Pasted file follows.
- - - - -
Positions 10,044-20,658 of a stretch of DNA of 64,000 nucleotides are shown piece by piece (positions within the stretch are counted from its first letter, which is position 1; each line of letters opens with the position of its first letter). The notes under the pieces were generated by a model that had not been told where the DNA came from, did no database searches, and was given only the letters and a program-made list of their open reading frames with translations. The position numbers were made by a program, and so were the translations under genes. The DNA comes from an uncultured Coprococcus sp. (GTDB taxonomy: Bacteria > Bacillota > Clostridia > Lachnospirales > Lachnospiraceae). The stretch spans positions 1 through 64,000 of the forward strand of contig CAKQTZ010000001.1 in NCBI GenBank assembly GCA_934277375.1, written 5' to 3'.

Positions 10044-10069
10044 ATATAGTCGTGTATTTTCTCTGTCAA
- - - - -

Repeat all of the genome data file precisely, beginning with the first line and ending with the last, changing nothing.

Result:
Positions 10,044-20,658 of a stretch of DNA of 64,000 nucleotides are shown piece by piece (positions within the stretch are counted from its first letter, which is position 1; each line of letters opens with the position of its first letter). The notes under the pieces were generated by a model that had not been told where the DNA came from, did no database searches, and was given only the letters and a program-made list of their open reading frames with translations. The position numbers were made by a program, and so were the translations under genes. The DNA comes from an uncultured Coprococcus sp. (GTDB taxonomy: Bacteria > Bacillota > Clostridia > Lachnospirales > Lachnospiraceae). The stretch spans positions 1 through 64,000 of the forward strand of contig CAKQTZ010000001.1 in NCBI GenBank assembly GCA_934277375.1, written 5' to 3'.

Positions 10044-10069
10044 ATATAGTCGTGTATTTTCTCTGTCAA